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St. Pete Beach seeks dismissal of lawsuits stemming from comprehensive plan

ST. PETE BEACH — The city's attorneys are hoping multiple legal actions challenging the city's comprehensive plan will be thrown out of court.

"We will ask that the court dismiss all appeals as moot," City Attorney Susan Churuti told the City Commission on Tuesday. "That is the shortest and quickest and cheapest way of getting you out of those cases."

Over the past few years, the city has spent nearly a million dollars defending challenges to the plan and the citywide referendum that approved it.

Although the city won most legal challenges to the content of the plan, it lost a case in Circuit Court last year when Judge David Demers invalidated the 2008 referendum election when he ruled the ballot wording did not properly inform voters that building heights would be changed.

A number of those cases are now being appealed by one side or the other. New actions alleging Sunshine Law violations relating to those cases also have been filed against the city and its attorneys.

"It would moot them all out," Churuti said. "It would all be over. That is our goal."

The comprehensive plan was approved by voters in 2008, at a time when the city's charter required voter approval for any changes in land use or zoning that affected building heights or density.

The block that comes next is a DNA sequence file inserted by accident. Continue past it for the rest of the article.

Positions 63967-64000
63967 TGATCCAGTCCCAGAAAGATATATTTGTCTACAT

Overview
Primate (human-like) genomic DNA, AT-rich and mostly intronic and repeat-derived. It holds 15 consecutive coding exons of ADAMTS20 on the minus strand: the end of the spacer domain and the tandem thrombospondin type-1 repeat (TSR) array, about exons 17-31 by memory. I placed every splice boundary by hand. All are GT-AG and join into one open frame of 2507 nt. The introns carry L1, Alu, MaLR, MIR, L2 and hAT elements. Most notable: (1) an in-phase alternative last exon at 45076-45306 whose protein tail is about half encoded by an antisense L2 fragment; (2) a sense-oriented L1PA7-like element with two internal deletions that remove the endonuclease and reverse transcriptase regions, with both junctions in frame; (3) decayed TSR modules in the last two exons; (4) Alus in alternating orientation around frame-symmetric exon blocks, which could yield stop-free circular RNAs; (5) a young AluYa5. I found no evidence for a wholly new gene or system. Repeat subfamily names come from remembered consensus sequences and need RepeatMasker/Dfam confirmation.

Another voter referendum last spring repealed those charter provisions.

The state had approved the city's comprehensive plan after the 2008 referendum. Because of that, and because of a new state law, the city was able to reapprove its 2008 comprehensive plan in June without having to seek state approval again.

The city's attorneys say reapproving that plan made the legal actions no longer viable.

A number of mostly house-keeping amendments to the plan, previously approved by the state, were approved by the commission Tuesday.

One of those amendments may be changed again after a yet-to-be scheduled workshop debate over how a pool of additional tourist density units will be allocated throughout the city.

The amendment approved Tuesday allows 350 tourist lodging units, originally intended for the Corey Avenue area, to be used as well along the east side of Gulf Boulevard.

St. Pete Beach seeks dismissal of lawsuits stemming from comprehensive plan 07/16/11 [Last modified: Friday, July 15, 2011 3:24pm]
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